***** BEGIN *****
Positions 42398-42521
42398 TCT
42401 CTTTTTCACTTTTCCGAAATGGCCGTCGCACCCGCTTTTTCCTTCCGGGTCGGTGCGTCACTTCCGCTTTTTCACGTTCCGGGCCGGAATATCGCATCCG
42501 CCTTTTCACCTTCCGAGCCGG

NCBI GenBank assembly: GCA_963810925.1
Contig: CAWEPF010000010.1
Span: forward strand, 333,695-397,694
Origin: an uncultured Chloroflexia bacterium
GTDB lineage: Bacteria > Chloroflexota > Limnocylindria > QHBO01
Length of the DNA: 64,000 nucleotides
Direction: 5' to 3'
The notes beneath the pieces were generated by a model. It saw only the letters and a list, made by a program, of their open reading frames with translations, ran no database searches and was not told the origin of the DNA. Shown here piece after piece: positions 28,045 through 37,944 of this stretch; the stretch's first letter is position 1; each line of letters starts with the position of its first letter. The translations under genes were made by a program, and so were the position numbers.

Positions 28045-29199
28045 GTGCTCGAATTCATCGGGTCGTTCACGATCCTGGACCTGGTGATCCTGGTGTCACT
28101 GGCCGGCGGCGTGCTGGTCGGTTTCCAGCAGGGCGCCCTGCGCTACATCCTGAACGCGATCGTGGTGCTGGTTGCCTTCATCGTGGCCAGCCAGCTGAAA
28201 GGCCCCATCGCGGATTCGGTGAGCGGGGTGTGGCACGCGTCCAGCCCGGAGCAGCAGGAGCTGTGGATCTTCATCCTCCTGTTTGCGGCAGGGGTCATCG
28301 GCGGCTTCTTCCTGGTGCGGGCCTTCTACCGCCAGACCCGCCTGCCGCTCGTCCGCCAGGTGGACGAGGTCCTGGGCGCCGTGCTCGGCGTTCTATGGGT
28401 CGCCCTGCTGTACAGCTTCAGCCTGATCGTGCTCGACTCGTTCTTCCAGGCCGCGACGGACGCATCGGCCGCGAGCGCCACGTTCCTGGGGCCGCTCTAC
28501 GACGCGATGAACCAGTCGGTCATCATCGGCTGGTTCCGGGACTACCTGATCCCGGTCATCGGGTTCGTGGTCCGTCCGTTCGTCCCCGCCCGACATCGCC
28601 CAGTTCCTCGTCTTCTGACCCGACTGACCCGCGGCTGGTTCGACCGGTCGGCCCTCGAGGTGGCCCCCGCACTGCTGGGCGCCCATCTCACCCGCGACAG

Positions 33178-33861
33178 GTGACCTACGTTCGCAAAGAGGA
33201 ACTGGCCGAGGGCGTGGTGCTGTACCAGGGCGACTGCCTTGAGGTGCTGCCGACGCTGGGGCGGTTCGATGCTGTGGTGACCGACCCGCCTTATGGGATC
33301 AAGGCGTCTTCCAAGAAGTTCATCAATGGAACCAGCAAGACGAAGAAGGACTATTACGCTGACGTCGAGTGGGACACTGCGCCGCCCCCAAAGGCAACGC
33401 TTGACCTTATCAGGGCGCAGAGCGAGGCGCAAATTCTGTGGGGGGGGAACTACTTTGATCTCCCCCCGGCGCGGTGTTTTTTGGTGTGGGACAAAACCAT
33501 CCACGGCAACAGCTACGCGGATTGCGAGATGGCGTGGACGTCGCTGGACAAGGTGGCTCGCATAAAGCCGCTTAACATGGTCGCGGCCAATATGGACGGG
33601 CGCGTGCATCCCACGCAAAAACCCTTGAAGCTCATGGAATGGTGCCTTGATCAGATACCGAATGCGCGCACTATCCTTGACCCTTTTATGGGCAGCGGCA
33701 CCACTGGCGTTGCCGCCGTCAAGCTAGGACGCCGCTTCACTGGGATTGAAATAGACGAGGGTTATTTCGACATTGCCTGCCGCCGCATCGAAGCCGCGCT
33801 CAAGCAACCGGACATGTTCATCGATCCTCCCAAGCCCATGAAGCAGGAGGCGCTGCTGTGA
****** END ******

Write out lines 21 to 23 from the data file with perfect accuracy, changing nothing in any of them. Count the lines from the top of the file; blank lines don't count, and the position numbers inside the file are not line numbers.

Positions 33178-33861
33178 GTGACCTACGTTCGCAAAGAGGA
33201 ACTGGCCGAGGGCGTGGTGCTGTACCAGGGCGACTGCCTTGAGGTGCTGCCGACGCTGGGGCGGTTCGATGCTGTGGTGACCGACCCGCCTTATGGGATC